Linda Geist

COLUMBIA, Mo. – In May of 2022, Ukrainian President Volodymyr Zelenskyy called American Association of Universities leaders for help to assist Ukrainian universities during the war with Russia.

University of Missouri Extension forage specialist and professor Craig Roberts says the call, just three months after Russia invaded Ukraine, was a “stroke of genius.” Zelenskyy recognized early on that the way to guarantee a better, stronger Ukraine was through the U.S.’s leading research universities. He wanted to ensure that Ukrainian students would be able to obtain degrees despite the war.

Educators from the MU College of Agriculture, Food and Natural Resources (CAFNR) and MU Extension stepped up to the plate.

Extension agronomists, animal scientists and ag economists teamed up with the Alliance for Grassland Renewal to teach how to improve pastures by using novel-endophyte tall fescue.

The course, taught remotely, has attracted 53 students at three universities in central and western Ukraine: Podillia Institute of Fodder and Agriculture, Podillia State University and Uman National University of Horticulture. A high school student from Lebanon, Mo., also attends as part of her science project. Students receive translated online and printed materials on novel-endophyte tall fescue.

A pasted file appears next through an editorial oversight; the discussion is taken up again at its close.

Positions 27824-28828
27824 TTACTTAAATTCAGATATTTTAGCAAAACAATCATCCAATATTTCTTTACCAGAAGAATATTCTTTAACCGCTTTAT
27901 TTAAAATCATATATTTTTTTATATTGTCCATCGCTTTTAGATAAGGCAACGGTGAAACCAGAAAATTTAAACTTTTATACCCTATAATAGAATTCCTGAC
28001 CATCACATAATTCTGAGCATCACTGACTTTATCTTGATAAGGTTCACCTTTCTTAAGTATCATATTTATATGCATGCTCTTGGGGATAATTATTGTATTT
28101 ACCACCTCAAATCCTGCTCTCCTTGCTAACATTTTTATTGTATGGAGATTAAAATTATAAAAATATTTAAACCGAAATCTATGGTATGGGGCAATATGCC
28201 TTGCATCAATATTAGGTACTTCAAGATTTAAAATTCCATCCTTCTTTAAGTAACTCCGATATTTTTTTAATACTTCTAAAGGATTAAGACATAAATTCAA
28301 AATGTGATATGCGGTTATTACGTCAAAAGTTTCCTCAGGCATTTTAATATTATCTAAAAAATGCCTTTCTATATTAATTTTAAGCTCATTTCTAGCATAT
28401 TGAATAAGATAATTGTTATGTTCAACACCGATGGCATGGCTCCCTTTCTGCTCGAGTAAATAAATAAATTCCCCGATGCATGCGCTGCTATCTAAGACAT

Faculty at North Carolina State University, Virginia Tech University and the University of Georgia partner with MU in this class.

Additionally, Roberts, MU retired faculty Willi Meyers and Ken Schneeberger and others meet every two weeks with Ukrainian ag officials to discuss the process of land reclamation.

Chung-Ho Lin, lead scientist for the bioremediation and natural products research programs at the MU Center for Agroforestry, and Leszek Vincent, a CAFNR adjunct professor with research interests in medicinal plant science (pharmacognosy), meet weekly as part of the Ukraine Ag Assistance Group.

Ukrainian farmland is riddled with mines and pollutants that need to be removed before farmers can safely enter fields. Soil testing for contaminants such as heavy metals that plants could uptake is part of the MU Center for Agroforestry’s bioremediation programs.

“This is a cause. It is voluntary. Nobody gets paid extra for this work,” says Roberts.

Related story: “When science becomes humanitarian,”

MU educators are working with Ukrainian educators and farmers to help them learn about fescue toxicosis and management.